“Our girls are sitting at home doing nothing!” exclaimed Kabira, a Syrian mother of four daughters who now lives in a camp in Iraq. “They should be in school, so we are planning a demonstration.”
The women’s committee of the Arbat refugee camp in the Kurdistan Region of Iraq was in session. While Arbat has a primary school to accommodate the camp’s 1,900 Syrian families who have escaped their country’s civil war, there was no high school. Some 245,000 Syrians have sought safety in Iraq.
“The school administrators say it is out of their hands, and they can’t find teachers to work in the secondary school,” added Nadia, another committee member and mother. “But we will not stop until they do.”
Residents were excited when a high school was built last year, but classes never started. After generously supporting refugee teacher salaries for three years, the Kurdistan Regional Government’s capacity to continue to add teachers to the payroll ran out. So the women’s committee, whose mission is to minimize risk of harm to woman and girls and ensure they feel safe in a difficult environment, took action.
Last December, 55 residents marched through the camp with signs delivering a clear message: Open Our Schools.
"We protested during the 16 Days of Gender Activism,” recalls Kabira, referring to an annual campaign to end violence against women and girls worldwide. “We had banners. We talked about child marriage. It wasn’t just the women’s committee—it was the whole community. Every man, every woman, sent letters and talked to the camp management.”
Girls who are out of school and stuck at home are at an increased risk of isolation, abuse and early marriage.
“We want girls to get high-school certificates and go to university,” says Maysa, another member, noting that a high school education for girls was standard in Syria before the war.
And it wasn’t just the adults in the camp protesting. Twenty students joined the march, and other girls wrote and delivered an impassioned letter to the camp administration.
“We hope you’ll hear our demands about our most important right,” they pleaded, “to complete our education despite what we’ve gone through and where we are living now.”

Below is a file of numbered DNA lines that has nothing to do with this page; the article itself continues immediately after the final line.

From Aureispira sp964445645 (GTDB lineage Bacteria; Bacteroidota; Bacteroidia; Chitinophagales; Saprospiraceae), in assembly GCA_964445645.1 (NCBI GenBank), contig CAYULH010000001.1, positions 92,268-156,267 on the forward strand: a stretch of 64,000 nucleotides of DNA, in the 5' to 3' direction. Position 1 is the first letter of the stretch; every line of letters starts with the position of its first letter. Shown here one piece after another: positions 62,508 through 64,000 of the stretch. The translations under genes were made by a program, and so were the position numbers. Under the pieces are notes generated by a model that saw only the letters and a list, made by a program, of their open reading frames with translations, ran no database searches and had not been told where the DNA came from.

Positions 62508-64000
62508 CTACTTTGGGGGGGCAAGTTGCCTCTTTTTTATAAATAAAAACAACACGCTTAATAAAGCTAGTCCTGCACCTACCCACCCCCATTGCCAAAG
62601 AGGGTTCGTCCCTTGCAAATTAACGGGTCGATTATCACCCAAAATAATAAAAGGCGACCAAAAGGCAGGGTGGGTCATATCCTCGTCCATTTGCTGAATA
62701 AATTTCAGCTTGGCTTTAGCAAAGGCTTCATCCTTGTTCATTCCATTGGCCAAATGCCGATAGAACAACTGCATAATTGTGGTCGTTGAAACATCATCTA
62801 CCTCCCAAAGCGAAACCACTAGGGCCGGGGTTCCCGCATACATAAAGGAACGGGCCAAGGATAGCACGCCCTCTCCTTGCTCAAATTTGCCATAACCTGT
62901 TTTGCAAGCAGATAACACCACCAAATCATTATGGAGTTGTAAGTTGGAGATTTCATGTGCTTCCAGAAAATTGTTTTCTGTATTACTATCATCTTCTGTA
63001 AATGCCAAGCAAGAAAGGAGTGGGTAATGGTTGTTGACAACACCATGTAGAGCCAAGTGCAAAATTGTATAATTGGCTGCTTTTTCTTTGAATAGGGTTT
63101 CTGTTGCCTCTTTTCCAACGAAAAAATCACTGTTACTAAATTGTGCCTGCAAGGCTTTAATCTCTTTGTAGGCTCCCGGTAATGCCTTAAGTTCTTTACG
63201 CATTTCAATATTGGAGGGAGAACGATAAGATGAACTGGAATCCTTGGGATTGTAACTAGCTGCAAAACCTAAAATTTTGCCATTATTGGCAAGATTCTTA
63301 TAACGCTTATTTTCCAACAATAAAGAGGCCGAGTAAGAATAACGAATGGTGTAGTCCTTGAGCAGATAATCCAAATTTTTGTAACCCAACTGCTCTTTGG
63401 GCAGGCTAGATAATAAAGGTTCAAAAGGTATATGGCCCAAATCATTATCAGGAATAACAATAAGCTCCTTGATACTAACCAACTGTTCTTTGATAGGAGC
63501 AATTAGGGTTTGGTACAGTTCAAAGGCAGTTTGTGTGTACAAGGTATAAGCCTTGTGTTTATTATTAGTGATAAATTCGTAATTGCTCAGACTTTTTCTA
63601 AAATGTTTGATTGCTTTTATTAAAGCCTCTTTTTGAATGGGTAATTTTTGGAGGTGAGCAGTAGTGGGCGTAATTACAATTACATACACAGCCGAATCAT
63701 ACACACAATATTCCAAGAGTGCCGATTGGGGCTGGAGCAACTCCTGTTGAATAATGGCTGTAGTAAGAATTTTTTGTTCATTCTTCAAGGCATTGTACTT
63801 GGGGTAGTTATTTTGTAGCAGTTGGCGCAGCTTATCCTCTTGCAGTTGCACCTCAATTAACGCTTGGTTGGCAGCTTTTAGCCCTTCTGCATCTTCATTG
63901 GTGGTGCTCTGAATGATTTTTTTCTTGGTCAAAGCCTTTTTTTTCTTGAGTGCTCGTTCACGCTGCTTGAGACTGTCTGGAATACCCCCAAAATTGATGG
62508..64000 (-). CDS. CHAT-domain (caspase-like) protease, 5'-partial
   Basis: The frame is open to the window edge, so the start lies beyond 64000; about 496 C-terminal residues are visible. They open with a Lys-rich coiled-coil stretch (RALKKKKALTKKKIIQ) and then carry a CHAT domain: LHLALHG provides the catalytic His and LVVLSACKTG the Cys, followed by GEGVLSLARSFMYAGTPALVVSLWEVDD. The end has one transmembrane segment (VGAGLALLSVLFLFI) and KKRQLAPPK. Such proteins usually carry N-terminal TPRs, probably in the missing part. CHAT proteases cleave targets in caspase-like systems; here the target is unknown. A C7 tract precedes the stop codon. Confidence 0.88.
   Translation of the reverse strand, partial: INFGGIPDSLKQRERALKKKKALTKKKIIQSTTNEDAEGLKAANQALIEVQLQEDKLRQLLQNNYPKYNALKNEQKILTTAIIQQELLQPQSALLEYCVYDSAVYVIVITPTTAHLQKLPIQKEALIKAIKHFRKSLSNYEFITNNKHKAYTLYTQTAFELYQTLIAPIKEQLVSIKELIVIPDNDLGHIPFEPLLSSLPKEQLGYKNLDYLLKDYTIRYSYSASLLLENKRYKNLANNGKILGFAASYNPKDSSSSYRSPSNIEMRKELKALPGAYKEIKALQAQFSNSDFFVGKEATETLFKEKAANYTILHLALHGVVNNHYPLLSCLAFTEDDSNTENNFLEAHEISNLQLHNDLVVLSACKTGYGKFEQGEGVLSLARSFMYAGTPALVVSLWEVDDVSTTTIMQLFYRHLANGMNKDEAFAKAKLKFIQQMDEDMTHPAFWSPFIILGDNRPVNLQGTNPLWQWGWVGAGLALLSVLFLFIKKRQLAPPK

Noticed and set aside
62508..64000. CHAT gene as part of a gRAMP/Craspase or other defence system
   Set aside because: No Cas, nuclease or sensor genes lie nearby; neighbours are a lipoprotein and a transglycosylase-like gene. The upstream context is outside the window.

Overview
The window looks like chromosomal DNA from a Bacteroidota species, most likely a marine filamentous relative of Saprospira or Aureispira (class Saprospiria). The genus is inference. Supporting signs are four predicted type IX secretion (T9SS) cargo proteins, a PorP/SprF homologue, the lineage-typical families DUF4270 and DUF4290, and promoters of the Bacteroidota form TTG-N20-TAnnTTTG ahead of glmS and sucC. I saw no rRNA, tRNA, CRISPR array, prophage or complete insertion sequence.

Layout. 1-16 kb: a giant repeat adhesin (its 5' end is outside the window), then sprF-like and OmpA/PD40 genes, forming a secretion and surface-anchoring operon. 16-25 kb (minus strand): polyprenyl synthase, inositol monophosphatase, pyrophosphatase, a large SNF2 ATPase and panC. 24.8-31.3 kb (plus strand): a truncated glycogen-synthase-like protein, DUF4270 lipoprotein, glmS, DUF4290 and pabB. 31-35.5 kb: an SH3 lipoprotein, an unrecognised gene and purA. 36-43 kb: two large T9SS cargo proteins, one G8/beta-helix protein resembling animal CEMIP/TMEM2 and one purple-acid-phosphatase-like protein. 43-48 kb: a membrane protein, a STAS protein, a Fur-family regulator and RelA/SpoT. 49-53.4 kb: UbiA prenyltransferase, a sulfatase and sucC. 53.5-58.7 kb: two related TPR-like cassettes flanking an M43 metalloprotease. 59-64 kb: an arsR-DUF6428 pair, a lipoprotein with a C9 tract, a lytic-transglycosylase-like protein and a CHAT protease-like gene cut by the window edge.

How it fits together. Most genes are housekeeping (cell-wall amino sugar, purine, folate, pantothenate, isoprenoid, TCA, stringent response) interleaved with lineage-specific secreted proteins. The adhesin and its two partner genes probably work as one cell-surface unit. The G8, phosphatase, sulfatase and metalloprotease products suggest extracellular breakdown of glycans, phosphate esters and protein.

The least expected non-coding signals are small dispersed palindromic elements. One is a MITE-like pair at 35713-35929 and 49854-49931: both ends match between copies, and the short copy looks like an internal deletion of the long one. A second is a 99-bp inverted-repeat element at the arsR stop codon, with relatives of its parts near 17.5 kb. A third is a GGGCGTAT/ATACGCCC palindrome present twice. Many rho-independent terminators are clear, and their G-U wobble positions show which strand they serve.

All the work and all the organizing paid off.
On February 14, Syrian girls eager to continue their education walked into a functioning high-school classroom for the first time. The women’s committee was trained and started by the International Rescue Committee’s women and girls community center, a private, female-only space at the edge of Arbat camp.
Every home is a school for a girl; every mother is a teacher. We will show them how to manage. We won’t let our girls go through the same things that we have.
In heated trailers lined with bookshelves, women and girls meet with social workers and participate in counseling, life-skills training, and other activities. Access to education is just one of a growing number of problems facing camp residents. Food aid is being cut and jobs are scarce. Women complain that daily life is deteriorating.
“If people can’t find food, they have two choices: they will die in the sea [going to Europe], or they will die here,” Maysa states bluntly.
Many of Maysa’s fellow residents have even returned to warring Syria, leaving behind rows of empty shelters. As governments and armed groups try to maintain a ceasefire in Syria, refugee women are vowing to continue to fight for their families’ futures.
“The suffering we face will add value to our girls’ lives,” says another mother and committee member. “Every home is a school for a girl; every mother is a teacher. We will show them how to manage. We won’t let our girls go through the same things that we have.”